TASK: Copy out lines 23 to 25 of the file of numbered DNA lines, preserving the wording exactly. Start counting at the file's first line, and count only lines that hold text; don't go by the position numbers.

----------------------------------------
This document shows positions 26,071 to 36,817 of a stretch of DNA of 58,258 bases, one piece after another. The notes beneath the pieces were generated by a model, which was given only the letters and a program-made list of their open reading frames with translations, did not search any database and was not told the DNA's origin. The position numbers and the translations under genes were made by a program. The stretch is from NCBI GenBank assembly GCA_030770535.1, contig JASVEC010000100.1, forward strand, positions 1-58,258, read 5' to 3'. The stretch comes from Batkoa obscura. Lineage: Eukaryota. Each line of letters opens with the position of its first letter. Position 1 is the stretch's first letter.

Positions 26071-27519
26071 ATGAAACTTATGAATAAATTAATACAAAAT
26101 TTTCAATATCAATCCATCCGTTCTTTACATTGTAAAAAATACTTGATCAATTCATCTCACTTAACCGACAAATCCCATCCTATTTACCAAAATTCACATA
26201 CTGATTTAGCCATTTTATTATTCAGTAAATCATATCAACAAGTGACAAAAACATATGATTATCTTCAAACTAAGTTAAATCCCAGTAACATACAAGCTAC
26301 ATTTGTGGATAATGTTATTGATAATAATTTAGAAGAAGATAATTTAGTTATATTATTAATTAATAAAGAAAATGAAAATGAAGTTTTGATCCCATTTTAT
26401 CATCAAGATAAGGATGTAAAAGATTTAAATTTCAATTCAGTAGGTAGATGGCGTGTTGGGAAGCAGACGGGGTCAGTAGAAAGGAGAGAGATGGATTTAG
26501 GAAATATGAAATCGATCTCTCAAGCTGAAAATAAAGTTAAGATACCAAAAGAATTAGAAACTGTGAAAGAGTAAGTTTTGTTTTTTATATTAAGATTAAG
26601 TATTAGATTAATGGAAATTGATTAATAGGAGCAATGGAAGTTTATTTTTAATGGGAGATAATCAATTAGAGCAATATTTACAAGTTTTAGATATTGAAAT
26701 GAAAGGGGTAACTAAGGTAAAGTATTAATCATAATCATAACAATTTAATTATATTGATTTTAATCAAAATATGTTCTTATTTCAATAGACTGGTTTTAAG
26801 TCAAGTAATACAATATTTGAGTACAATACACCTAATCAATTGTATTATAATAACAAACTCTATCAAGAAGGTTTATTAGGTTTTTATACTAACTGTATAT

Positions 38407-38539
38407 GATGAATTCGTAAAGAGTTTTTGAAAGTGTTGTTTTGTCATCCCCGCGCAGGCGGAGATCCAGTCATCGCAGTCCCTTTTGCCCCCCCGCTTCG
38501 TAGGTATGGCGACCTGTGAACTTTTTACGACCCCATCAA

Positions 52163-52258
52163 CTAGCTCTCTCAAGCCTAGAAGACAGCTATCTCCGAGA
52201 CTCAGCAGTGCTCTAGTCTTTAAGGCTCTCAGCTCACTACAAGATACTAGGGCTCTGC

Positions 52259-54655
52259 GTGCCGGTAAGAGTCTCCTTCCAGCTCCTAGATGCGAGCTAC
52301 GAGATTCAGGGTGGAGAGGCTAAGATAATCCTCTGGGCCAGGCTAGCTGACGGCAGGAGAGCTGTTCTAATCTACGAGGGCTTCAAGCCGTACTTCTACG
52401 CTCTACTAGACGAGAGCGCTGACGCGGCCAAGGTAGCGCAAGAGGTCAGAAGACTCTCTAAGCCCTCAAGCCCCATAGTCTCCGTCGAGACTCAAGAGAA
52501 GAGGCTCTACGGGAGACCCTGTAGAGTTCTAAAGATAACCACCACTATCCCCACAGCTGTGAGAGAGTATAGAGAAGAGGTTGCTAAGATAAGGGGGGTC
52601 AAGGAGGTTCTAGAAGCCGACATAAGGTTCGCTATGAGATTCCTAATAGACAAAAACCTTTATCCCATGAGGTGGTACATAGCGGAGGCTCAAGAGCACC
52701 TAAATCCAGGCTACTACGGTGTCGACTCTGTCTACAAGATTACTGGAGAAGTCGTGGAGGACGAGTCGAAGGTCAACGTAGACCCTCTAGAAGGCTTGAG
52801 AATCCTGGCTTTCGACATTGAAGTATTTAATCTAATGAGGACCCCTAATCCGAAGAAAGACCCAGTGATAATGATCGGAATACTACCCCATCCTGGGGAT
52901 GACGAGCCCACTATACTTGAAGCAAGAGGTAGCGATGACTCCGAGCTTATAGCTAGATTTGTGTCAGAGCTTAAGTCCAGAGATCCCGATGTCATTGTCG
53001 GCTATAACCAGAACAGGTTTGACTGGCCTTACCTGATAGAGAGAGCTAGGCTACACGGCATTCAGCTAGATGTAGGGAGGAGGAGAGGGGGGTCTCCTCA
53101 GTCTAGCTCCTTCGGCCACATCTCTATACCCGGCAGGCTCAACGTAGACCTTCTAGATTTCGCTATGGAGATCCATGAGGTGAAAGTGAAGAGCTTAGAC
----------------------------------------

52601 AAGGAGGTTCTAGAAGCCGACATAAGGTTCGCTATGAGATTCCTAATAGACAAAAACCTTTATCCCATGAGGTGGTACATAGCGGAGGCTCAAGAGCACC
52701 TAAATCCAGGCTACTACGGTGTCGACTCTGTCTACAAGATTACTGGAGAAGTCGTGGAGGACGAGTCGAAGGTCAACGTAGACCCTCTAGAAGGCTTGAG
52801 AATCCTGGCTTTCGACATTGAAGTATTTAATCTAATGAGGACCCCTAATCCGAAGAAAGACCCAGTGATAATGATCGGAATACTACCCCATCCTGGGGAT